A proper harbour was built during the reign of Henry VIII, who visited the town in 1543, but constant storm damage and silting problems meant it was in poor repair for the next 300 years.

In 1809 work began on a stone-built harbour and by 1820 a 14-acre enclosed harbour was complete. In 1842 the harbour was purchased by the South Eastern Railway who redeveloped and improved it to accommodate steam packet boats, providing a fast service to Boulogne. Fishing provided the town’s main employment for centuries. As west Folkestone became a fashionable resort, The Stade and harbour area remained a warren of fishermen’s hovels, fish markets, sail lofts, net drying sheds, ships chandlers and pubs.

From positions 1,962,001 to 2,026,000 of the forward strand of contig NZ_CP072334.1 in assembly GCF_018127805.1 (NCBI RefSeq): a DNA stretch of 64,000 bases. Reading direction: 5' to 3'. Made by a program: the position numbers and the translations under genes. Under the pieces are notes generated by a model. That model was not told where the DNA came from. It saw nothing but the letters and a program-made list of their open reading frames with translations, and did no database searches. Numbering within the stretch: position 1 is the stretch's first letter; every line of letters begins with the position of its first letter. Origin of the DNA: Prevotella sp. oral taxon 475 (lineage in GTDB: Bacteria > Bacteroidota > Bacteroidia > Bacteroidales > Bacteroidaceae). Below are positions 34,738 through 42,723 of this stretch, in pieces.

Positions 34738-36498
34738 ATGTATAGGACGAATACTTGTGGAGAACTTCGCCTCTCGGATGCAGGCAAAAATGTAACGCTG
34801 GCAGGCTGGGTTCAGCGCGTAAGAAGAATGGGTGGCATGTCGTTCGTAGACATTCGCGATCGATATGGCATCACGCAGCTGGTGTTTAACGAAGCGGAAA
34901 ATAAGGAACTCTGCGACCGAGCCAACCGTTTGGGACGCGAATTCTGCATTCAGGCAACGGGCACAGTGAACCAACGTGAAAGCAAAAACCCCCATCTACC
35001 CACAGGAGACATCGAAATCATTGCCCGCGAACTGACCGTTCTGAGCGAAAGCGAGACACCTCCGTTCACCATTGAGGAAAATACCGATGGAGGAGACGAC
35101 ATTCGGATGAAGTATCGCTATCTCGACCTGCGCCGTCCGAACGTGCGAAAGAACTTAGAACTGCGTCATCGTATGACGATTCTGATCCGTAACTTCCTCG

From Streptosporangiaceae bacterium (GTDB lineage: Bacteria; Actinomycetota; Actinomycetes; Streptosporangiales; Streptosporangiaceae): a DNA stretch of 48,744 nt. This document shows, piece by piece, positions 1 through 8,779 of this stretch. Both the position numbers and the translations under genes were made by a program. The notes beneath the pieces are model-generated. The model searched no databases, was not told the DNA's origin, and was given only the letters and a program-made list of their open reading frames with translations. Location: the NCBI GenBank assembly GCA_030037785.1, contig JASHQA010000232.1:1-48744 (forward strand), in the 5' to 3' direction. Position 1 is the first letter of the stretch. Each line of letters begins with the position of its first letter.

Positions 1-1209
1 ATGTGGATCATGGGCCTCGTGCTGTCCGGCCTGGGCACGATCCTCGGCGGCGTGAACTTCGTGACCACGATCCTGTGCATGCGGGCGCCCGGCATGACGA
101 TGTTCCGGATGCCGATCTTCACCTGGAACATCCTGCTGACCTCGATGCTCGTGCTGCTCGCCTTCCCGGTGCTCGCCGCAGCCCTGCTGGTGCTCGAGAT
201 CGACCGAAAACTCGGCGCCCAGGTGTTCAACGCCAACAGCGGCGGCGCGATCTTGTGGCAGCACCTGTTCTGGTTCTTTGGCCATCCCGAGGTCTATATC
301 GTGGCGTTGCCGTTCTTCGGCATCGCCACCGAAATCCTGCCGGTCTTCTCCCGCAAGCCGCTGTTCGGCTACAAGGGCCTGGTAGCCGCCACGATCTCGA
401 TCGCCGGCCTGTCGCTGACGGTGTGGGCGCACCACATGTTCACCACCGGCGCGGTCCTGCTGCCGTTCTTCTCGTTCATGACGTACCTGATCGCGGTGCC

Smuggling was rife as it often paid higher wages than fishing alone – most fishermen were involved, as were farm labourers who helped unload the goods. In 1746 a Royal Commission stated that 6 tonnes of tea and 1,000 gallons of brandy were smuggled into Folkestone each week.

Still the home of the Folkestone fishing fleet, the old harbour has seen many changes with the ferry terminal finally closing in 2000. The closure led to a change of use for the port and in 2015, the Harbour Arm reopened as a restored promenade and entertainment venue.

‘Folkestone fishermen are generally good natured improvident fellows, who live well while they have money, and starve when they haven’t, and have knowing, queer tales to tell you’

Handbook of Folkestone by S. J. Mackie, 1859